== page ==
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Commercial staff and objectivity

March 25, 2014

Many will recall the prolonged debates over whether or not Chinese technology firms Huawei and ZTEĀ could be trusted. The US Senate blacklisted both.

Since then, it has become known that US intelligence services were all the time hacking into Huawei’s headquarter servers and monitoring communications between its executives. The US activities were, of course, undertaken with the best of intentions, whereas those alleged by Huawei (and the Chinese Government) were ‘bad’.

These events reminded me of a blog that I wrote nearly 3 years ago regarding our dual standards when dealing and contracting with China. Indeed, we run the risk on most occasions of allowing perceptions and half-truths to drive our thinking and, as a result, influence our approach to negotiation or the way we manage a relationship.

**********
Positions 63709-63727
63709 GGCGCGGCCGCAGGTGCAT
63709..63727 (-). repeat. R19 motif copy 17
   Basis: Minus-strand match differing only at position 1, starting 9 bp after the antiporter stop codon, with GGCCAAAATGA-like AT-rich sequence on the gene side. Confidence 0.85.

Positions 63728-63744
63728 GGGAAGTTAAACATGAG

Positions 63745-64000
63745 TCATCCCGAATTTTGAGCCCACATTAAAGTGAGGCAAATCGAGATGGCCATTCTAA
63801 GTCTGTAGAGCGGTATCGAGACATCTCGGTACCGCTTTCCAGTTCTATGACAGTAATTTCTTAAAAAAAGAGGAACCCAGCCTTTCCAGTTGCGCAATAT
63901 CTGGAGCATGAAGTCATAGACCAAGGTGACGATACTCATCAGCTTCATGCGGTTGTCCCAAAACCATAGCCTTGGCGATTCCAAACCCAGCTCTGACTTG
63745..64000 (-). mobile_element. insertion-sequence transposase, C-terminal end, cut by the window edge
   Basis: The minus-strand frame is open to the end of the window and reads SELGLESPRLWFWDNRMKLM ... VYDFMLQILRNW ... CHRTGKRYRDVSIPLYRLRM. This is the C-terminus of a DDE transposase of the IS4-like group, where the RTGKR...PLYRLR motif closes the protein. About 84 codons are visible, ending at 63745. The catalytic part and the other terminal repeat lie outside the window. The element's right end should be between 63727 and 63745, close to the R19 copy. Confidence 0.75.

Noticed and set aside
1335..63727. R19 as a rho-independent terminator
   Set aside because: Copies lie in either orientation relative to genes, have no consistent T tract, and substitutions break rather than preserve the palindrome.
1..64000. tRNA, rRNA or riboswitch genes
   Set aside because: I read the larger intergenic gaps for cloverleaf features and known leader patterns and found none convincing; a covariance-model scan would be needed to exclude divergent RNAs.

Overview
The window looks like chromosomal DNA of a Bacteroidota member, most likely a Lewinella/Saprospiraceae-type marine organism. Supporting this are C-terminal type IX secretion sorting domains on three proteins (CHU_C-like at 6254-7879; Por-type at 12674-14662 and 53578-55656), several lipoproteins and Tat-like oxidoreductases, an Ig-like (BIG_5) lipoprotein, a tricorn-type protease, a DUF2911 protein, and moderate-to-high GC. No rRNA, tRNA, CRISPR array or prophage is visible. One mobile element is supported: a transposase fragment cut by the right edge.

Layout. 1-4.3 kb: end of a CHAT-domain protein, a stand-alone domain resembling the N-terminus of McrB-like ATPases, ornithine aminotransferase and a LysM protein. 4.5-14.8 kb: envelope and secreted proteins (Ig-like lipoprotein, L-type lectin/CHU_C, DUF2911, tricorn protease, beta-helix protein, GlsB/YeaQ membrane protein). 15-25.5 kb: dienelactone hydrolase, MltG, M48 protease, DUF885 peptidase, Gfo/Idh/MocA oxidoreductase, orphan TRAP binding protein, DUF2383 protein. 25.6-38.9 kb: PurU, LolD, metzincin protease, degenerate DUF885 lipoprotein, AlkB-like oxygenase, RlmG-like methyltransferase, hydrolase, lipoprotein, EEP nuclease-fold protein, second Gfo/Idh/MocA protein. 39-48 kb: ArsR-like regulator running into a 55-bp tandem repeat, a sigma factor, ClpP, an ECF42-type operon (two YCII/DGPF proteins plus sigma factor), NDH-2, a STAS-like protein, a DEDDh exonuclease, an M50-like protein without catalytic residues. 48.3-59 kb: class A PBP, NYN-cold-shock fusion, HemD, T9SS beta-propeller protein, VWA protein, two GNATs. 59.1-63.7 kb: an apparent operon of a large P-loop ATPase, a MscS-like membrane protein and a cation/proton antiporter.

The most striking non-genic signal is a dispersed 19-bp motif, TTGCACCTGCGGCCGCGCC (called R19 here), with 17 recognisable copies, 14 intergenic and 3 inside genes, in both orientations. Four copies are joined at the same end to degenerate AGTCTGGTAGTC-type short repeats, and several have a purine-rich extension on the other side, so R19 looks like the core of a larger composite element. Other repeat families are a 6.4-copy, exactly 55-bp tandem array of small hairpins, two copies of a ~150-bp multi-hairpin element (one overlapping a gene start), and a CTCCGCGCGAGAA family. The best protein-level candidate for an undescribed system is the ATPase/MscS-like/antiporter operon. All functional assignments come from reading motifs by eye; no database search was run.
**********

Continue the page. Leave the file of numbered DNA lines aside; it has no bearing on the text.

An excellent contract or commercial manager must always aim for objectivity, which means exploring and understanding stakeholder perspectives and seeking to establish truth. It is often our role to get facts on the table, to mediate between parties with opposing views, to create an environment of respect and trust. And that often demands that we look behind the headlines and the entrenched views of our particular company, industry or culture. We must be ready to ask uncomfortable questions, rather than assume our side is intrinsically ‘good’.

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